Margarete Münsterberg, ed., trans. A Harvest of German Verse. 1916.
A NEW anthology of German lyric verse in English should be a matter of rejoicing to those who look to literature for revelation of national feeling and character. For of all forms of literature, lyric poetry has revealed German national character most directly and fully.
Surely, there have been great manifestations of the German spirit in the epic and the drama. Faithfulness unto death, persistence in love and hatred, unflinching courage, and grim heroism have seldom been brought out in figures as grand and impressive as the colossal figures of the Nibelungenlied. And nowhere is there to be found a finer embodiment of German enlightenment than Nathan der Weise, of German earnestness and depth than Wallenstein, of German idealism than Iphigenie, or of the German striving for completeness of personality than Faust. And yet it must be said that neither the German epic nor the German drama, as a whole, have been as truly typical of German character as the bulk of German lyrics has been.
The German temper is essentially lyric. To live himself out, to give rein to his feelings, to revel in vague longings for an ideal, in dim divinations of the infinite, or in the intoxicating raptures of the momentall this is natural to the German. Nothing appeals less to him than the petty formalism of correct mediocrity; if he submits to it, he does so only from a sense of duty and in the interest of public discipline and public necessity. Nothing appeals more to him than the expression of a bold, unrestrained, intense, whole-souled personality.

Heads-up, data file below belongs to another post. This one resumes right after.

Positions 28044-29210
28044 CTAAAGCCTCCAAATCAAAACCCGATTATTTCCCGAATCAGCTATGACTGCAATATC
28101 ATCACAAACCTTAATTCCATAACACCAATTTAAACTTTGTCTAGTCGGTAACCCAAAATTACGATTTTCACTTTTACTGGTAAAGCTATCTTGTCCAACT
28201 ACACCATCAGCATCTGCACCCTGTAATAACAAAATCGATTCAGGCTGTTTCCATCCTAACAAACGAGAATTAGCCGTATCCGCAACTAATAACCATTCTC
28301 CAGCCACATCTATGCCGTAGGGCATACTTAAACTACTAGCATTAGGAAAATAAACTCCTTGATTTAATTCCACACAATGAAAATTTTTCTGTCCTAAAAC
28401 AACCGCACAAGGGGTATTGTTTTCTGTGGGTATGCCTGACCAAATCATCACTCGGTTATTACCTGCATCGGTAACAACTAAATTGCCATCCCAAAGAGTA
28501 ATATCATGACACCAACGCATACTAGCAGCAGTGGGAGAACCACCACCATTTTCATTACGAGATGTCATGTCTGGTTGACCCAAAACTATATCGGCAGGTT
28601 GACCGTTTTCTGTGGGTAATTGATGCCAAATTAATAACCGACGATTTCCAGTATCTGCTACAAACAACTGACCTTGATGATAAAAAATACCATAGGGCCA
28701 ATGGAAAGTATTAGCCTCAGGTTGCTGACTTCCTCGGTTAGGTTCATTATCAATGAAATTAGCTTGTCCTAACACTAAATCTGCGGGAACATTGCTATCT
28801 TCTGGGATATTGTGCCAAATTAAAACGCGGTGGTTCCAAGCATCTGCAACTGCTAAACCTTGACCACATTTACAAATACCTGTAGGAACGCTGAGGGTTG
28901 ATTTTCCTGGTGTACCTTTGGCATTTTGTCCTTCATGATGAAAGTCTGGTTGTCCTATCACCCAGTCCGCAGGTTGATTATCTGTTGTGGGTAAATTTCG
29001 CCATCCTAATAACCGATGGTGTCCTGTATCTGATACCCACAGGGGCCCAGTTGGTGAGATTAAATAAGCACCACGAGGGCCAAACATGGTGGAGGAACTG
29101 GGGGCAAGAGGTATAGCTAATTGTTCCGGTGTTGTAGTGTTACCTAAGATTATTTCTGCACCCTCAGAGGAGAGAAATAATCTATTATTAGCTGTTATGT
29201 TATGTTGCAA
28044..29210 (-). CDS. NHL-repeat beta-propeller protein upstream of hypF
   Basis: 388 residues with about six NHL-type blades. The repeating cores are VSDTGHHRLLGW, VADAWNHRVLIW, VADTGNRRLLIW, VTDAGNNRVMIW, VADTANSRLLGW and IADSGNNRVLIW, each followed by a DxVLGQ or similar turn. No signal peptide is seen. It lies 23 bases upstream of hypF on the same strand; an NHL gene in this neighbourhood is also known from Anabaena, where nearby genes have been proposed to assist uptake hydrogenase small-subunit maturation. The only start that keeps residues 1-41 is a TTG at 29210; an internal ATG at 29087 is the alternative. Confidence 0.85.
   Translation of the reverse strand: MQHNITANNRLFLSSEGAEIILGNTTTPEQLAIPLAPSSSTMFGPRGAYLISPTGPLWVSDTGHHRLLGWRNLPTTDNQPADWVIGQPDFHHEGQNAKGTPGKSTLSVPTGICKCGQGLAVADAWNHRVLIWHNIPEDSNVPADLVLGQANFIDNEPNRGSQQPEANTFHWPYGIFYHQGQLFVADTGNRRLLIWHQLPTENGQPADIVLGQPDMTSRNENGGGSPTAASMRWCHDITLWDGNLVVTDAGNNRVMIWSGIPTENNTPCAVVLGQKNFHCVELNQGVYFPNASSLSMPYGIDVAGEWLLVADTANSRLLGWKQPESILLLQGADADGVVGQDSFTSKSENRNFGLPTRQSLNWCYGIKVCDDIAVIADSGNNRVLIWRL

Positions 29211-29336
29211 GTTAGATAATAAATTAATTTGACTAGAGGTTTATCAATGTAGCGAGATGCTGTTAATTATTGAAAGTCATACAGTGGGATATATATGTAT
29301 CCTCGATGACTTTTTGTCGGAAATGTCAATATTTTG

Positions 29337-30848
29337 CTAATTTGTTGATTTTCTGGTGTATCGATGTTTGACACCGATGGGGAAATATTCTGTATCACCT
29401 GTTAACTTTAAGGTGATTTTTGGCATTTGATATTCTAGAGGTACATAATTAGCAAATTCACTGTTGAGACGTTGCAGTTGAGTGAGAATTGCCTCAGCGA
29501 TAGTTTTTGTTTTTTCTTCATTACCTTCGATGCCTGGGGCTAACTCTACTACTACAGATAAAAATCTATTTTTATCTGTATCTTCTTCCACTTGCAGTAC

It is easy to see why a people of such a type of mind should have found in lyric poetry the most adequate form of self-expression; why, next to German music, German lyrics should be the richest and the finest revelation of the German soul. German literature and art have not infrequently been lacking in plastic power and in sure grasp of form. But the emotional intensity of German lyrics has created a form of its own, more elastic, more varied, of stronger spiritual appeal, of higher imaginative power than is found in the lyrics of most other nations. To afford glimpses of this elusive and enchanting world of the inner life, its struggles and its joys, its hope and despair, its triumphs and defeats, and its invincible trust in its own higher mission, is indeed doing a service to the cause of the spirit.